This query is not a query. There is a specific format you are to use when writing a query. You must introduce the MC, build up the world a bit, and then give us the stakes. You did not do this. I have no idea who the MC is and only a vague idea about the stakes. I love it. It was a nice break from all the ones who followed the rules. I would, however, love it even more if the MC was introduced. The 250 is well written and leaves us at a perfect point. Well done.

      Orphan:
      The second line of your query lost me. It put way too much information into one sentence and broke up the flow you'd established with the nicely done first line. I did, however, really like the way you presented your stakes. It brought me back into wanting to read this book.
      As for the 250: I love how you've incorporated the computer text right from the beginning. The rest of the 250 is spot on. Good job.

      These are both excellent entries with equally well written 250s. because the 250s are both on the same level, I'm going with the query I personally enjoyed reading more. Victory to TALKING SWORDS!

      Delete
    5. No One Of ConsequenceJune 5, 2017 at 1:16 PM

      In TALKING SWORDS, I’m extremely taken with your world, concept, and tone. With that said, I have no connection to the characters, as the query is written about the world. It looks like a story I’d love, but I think you could do more to bring us closer to the characters, who are described from a distance, and not brought to life.

      The page delivers on the tone promised by the query, and you get right into the action, which I love. You could take a look at your use of to-be verbs, which are a symptom here of some telling. You’ve got a pretty visceral scene here with him landing in dung, but you don’t really bring that out to its full advantage. This is one of those ‘show don’t tell’ situations where I feel like it would make a lot of difference.

      In ORPHAN, the query is sort of a jumble. I’d look to use a paragraph to introduce the character and the situation, then give us plot, conflict, and stakes in the next two.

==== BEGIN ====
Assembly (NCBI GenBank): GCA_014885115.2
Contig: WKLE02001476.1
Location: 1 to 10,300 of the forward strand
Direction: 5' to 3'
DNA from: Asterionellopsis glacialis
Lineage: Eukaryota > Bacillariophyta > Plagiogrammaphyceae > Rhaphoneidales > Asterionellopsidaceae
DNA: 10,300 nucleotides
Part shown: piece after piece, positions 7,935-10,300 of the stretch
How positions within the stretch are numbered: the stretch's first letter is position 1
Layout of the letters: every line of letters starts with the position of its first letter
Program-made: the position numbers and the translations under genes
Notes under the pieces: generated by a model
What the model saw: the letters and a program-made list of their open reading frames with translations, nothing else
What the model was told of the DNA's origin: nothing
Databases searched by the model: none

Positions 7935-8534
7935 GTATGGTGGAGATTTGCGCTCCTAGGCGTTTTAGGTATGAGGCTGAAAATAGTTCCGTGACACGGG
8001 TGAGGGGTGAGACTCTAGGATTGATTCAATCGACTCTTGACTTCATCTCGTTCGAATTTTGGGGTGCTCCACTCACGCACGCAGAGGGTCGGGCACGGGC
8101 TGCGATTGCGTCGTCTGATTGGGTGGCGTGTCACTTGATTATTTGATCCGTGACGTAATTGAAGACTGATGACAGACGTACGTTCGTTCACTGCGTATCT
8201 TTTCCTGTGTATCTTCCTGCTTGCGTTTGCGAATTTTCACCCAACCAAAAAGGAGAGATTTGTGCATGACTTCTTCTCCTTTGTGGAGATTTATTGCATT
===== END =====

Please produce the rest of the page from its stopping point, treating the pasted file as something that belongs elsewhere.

I like the active writing. The second paragraph kind of threw me…he wants to be around booker, but we don’t know where booker is, but that’s minor.


      This was a close contest, but I'm going to go Victory To TALKING SWORDS, because of the voice, but it's by the smallest of margins.

      Delete
    6. Replying as Chief Doodler!

      Freedom:

      This might be me, but I wouldn't talk about someone's specific job. What if the agent's dad/wife/husband/sister/brother is a tax collector? I'd just say that being a tax collector in world of X, is deadly. From your query, I didn't get a sense of whose POV we were going to be in, either? If it's multiple point of view, introduce each with a quick line about who they are and what they want. Then tie it all together with what stands in their way of reaching their big goal. I think the Query would benefit with clear stakes. If they don't perform their job, what happens? If they continue to collect taxes, what happens? Will they lose friends? Will their families turn on them? Be sure the stakes are super clear.
      I thought the 250 words was interesting, but because I had no idea who Dain was—based on the Query—it left me with a vague sense that I didn't know who I was rooting for. There were a lot of gear descriptions, but not much about the character whose head we're in.

      Orphan:
      I liked this query! Great sense of the characters, conflict and stakes. No gripes here.
      As for the 250 word sample, I'd be careful with telling sentences, especially those that include "filtering" words. Example: "Jeb felt better about life when Booker was around". The word "felt" is filtering, because you're telling us how Jeb feels and not showing us. Don't tell us how much Jeb loves being around Booker, show us in scenes and a dialogue exchange.

      Based on the query, my vote goes to ORPHAN!

      Delete
    7. Talking Swords FTW

      Query:
      Great opening line! And the overall query has some great humour throughout. Unfortunately, there’s no clear sense of a main character (or characters) and no clear sense of either the stakes or hook. A strong voice is absolutely essential, but it has to have a story to tell. At only 150 words or so, there’s definitely room to provide more detail.

      First 250 Words: